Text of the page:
The whitepaper on Doge Protocol’s quantum resistance blockchain states the following:
It highlights the fact that without a post-quantum cryptographic scheme, not only blockchains but also internet security protocols like TLS will be broken by quantum computers. This is because the underlying cryptographic schemes used in TLS currently are RSA or ECDSA, which are vulnerable to quantum computer attacks using Shor’s algorithm.
The impact of quantum computers on blockchains is more critical as they can be rendered invalid without possible recovery. This is because the authenticity of transactions can no longer be trusted. Doge Protocol addresses this problem by a hybrid proof-of-stake system, that will eliminate the need for proof-of-work mining, which faces the quantum threat due to Grover’s algorithm.
Another quantum computer algorithm, known as Shor’s algorithm, can break current digital signature cryptography schemes and is more critical to the blockchains depending on RSA and ECDSA cryptography. Doge Protocol will mitigate this threat by using one of the round 3 candidates for Digital Signatures, listed in the NIST PQ cryptosystems.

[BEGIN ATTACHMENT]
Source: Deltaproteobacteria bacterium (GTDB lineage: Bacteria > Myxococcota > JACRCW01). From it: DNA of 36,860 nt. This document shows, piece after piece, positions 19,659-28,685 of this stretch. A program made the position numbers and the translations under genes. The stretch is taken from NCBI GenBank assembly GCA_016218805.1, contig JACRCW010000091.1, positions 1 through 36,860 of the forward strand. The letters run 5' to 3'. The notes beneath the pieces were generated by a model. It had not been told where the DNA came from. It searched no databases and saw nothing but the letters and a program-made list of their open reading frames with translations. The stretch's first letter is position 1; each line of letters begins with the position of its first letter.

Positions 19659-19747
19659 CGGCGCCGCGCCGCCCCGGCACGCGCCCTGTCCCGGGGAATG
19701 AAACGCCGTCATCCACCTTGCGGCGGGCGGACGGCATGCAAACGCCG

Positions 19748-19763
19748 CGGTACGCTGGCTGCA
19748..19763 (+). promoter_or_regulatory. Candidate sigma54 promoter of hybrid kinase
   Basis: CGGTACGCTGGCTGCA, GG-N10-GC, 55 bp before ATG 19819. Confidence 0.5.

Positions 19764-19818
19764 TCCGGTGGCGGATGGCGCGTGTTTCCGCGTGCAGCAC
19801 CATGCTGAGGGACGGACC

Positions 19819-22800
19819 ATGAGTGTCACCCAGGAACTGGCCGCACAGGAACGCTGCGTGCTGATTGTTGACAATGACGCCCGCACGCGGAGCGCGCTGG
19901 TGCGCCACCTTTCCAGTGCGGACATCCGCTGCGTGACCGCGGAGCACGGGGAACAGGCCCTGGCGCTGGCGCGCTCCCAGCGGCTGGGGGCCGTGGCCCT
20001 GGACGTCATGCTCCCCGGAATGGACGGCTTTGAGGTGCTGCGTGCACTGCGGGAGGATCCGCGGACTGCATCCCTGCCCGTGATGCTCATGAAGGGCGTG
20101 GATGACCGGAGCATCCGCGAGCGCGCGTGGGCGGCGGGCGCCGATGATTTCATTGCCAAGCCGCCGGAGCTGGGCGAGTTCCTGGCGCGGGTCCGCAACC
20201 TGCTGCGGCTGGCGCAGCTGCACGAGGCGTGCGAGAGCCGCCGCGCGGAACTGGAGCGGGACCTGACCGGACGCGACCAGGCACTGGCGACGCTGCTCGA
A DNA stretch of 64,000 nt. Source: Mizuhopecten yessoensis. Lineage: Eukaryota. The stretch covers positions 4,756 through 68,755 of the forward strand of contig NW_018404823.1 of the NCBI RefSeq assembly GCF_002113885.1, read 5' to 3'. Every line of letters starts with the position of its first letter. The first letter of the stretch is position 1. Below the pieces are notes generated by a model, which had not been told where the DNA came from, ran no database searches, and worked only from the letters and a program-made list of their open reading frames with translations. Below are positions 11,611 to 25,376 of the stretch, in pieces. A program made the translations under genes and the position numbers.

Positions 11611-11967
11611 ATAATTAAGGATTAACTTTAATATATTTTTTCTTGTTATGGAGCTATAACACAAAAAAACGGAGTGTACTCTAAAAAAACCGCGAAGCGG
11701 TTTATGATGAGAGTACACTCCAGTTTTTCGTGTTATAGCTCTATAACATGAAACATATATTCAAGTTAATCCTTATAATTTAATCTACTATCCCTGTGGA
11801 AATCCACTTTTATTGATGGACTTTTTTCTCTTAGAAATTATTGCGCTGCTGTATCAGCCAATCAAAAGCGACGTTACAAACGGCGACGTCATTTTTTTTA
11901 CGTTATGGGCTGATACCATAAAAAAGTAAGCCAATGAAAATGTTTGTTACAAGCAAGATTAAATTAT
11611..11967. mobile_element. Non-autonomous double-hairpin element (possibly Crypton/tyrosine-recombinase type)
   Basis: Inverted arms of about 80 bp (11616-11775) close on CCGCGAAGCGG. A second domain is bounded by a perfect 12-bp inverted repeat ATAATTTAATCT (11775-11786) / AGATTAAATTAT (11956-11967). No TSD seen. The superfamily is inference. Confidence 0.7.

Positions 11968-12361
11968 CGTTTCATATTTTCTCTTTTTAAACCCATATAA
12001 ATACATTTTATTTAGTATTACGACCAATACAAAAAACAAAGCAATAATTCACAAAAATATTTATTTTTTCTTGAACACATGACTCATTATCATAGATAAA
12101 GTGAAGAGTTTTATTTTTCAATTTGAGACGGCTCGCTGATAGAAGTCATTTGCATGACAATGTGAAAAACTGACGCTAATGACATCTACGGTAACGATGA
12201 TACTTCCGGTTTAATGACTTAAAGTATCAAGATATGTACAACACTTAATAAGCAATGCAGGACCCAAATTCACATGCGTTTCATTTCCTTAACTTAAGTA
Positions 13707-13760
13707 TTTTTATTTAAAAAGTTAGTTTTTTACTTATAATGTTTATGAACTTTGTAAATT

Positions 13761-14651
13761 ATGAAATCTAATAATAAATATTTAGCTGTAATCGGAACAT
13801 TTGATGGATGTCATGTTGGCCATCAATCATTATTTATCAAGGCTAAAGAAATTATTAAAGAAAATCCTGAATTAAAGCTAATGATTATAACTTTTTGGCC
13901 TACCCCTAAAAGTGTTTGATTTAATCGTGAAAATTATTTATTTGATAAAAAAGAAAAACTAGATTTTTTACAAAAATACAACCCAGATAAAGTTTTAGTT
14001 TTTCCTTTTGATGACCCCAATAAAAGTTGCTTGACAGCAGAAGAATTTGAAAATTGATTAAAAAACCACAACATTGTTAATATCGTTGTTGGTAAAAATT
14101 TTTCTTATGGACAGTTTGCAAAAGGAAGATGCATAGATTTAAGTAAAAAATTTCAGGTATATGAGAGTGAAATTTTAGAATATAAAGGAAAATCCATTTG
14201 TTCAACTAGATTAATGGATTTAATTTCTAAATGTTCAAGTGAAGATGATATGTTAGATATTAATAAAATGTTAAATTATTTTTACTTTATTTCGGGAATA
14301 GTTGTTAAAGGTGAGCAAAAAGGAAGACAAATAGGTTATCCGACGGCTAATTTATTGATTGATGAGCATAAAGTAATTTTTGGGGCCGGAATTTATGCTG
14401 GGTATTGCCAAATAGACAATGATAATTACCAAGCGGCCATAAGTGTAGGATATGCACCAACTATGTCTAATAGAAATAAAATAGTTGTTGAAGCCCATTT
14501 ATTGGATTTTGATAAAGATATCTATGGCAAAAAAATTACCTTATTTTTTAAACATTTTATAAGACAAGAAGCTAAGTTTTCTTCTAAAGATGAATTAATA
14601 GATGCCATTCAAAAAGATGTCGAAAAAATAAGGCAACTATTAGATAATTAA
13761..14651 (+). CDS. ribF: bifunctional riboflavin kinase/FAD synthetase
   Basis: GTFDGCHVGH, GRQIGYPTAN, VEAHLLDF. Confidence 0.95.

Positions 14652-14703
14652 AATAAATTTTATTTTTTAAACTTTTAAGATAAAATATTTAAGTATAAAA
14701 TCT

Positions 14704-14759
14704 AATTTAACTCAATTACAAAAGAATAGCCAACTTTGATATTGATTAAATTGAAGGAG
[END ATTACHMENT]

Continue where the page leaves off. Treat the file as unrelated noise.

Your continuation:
Another feature of the Doge Protocol blockchain is that it will be extensible so that multiple digital algorithms can be used at any time. The signature will include additional context to indicate the signature scheme used. This will enable the blockchain to dynamically detect the signature scheme used for that user account or validator or smart contract.
Based on the comparison of NIST PQ cryptosystems and after evaluating the attack vectors, one of Falcon-512 or Falcon-1024 will be used in the initial release of Doge Protocol.
Doge Protocol leads the way in enhanced security against quantum computer threats and is the only blockchain using NIST PQ cryptosystems along with features like multi-signature scheme and key rotation support.